Wakefield credited films — especially when they are entertaining — with their ability to engage people in discussion and change minds “in a very short space of time.”

‘A story that goes to the heart of a mother’s instinct’

“Protocol 7” tells the fictional story of a mother’s journey as she fights for justice after her child experiences a catastrophic regression following multiple vaccinations in a single day.

“It’s really a story that goes to the heart of a mother’s instinct” and her “trust in her innate knowledge of what happened to her child,” enabling her to overcome numerous conflicts, Wakefield said.

Wakefield explained that the film’s fictional narrative is set against the backdrop of real-life allegations brought by whistleblowers who claimed Merck committed fraud by “deceiving the regulators and the public as to the effectiveness, the protectiveness of its vaccine.”

He said that to meet regulatory requirements for its mumps vaccine, Merck had to either spend millions to create a new effective and safe version or “fake the data on the vaccine they had.”

“The levels of fraud have never really been denied by Merck,” Wakefield said. “What they said is it’s irrelevant because the FDA [U.S. Food and Drug Administration] knew about much of this and they allowed us to go on making the vaccine anyway.”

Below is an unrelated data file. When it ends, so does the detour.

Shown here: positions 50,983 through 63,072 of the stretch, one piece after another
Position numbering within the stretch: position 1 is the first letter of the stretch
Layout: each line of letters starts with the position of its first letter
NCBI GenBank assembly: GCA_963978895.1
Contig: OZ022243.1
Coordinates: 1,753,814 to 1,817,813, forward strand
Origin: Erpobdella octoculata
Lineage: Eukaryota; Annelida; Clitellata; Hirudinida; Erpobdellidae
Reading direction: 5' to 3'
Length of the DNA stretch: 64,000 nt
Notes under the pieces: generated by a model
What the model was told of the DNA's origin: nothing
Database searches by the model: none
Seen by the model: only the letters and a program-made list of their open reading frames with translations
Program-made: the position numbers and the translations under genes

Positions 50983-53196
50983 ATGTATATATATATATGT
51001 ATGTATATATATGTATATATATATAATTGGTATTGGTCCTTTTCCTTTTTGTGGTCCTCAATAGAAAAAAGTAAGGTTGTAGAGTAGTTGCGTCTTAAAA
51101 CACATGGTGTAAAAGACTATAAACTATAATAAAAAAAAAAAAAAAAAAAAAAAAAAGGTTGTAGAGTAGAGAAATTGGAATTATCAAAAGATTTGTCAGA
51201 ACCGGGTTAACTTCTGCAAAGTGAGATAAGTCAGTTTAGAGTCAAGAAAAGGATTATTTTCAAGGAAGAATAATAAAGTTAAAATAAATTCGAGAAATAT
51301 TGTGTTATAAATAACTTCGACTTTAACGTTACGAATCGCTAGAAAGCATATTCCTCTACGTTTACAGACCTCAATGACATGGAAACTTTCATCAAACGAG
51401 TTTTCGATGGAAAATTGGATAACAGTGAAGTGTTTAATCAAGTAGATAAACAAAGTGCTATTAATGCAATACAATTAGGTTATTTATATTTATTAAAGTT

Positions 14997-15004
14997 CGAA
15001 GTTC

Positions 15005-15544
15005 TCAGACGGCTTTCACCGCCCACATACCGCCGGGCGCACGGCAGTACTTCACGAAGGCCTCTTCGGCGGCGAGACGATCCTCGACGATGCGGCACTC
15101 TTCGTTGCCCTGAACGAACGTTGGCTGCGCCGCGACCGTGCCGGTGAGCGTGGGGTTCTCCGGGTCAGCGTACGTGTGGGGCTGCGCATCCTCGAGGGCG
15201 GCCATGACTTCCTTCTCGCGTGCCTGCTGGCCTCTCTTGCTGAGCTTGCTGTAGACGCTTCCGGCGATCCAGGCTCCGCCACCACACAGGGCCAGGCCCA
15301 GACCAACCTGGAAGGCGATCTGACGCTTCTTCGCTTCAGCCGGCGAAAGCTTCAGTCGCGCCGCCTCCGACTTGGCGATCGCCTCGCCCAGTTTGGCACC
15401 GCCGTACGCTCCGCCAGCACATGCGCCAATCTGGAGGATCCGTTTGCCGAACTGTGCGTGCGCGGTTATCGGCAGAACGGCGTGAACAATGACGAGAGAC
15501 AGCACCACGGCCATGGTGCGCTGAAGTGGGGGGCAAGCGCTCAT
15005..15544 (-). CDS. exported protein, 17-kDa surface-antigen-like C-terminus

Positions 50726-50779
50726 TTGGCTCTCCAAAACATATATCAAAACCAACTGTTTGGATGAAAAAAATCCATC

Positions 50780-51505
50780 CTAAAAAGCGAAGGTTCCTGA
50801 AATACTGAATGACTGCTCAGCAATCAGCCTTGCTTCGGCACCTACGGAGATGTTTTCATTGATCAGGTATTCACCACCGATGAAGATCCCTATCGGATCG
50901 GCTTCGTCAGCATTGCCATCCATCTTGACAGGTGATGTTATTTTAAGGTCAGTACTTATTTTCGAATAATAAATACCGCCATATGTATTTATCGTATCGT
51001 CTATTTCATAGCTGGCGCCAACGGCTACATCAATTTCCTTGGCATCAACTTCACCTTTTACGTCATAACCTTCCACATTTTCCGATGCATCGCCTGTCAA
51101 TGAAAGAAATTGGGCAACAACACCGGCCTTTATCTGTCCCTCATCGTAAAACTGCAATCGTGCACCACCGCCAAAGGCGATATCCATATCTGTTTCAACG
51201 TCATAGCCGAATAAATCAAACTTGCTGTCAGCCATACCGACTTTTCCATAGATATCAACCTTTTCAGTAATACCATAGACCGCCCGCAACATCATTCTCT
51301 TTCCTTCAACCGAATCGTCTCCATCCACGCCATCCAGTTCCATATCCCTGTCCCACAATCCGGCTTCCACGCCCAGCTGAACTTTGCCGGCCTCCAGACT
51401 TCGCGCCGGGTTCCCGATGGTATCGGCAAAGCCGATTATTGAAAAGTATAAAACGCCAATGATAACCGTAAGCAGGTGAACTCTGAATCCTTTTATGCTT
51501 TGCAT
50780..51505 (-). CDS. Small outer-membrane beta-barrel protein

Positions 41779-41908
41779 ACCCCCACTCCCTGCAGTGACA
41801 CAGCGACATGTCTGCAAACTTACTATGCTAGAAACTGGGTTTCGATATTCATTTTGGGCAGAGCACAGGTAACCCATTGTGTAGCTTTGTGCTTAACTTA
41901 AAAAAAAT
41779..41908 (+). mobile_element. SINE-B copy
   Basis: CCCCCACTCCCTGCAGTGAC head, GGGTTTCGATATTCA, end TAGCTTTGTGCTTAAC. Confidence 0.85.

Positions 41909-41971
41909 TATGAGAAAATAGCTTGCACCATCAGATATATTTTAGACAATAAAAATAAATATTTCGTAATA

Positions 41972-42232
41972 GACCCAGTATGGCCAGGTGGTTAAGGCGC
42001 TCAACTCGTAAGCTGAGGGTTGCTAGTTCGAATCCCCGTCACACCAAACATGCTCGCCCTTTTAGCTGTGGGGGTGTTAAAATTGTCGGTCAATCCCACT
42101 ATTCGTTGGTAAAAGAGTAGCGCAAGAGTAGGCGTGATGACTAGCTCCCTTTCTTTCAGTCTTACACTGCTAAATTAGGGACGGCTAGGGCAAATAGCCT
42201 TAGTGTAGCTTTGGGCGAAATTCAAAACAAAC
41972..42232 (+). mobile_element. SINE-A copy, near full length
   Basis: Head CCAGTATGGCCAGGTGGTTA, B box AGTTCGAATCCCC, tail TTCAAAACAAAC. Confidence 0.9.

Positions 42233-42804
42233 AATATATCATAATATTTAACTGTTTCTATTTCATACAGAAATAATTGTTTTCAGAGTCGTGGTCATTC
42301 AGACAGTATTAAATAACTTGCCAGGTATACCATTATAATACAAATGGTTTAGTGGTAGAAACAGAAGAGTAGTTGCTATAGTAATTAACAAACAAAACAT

The judge dismissed the lawsuit, originally filed U.S. District Court for the Eastern District of Pennsylvania, without deciding whether Merck had actually committed fraud. Instead, the judge ruled that the alleged fraud was not significant enough to the case to allow the lawsuit to proceed.

The plaintiffs argued that Merck defrauded the Centers for Disease Control and Prevention (CDC), not the FDA, because the CDC’s Vaccines for Children program bought the vaccine.

“That makes me very cross because the people who have been hurt by this are not the CDC — it’s the children of this country,” Wakefield told Holland.

The case is currently in the appeals process at the 3rd Circuit U.S. Court of Appeals. Oral arguments are set for July.

“It may well go all the way to the [U.S.] Supreme Court and perhaps it should,” Wakefield said.

How mumps vaccine ended up on childhood schedule

Wakefield discussed the history of the mumps vaccine’s inclusion in the childhood vaccination schedule. This history informs the factual background for the film.

He cited interviews with Dr. Donald Henderson, the former head of the World Health Organization’s smallpox eradication program, and Maurice Hilleman, Ph.D., who developed the mumps vaccine at Merck.

According to Wakefield, Hilleman initially approached the CDC with the mumps vaccine, but the agency declined, stating that mumps was a trivial disease in children and did not warrant a vaccine.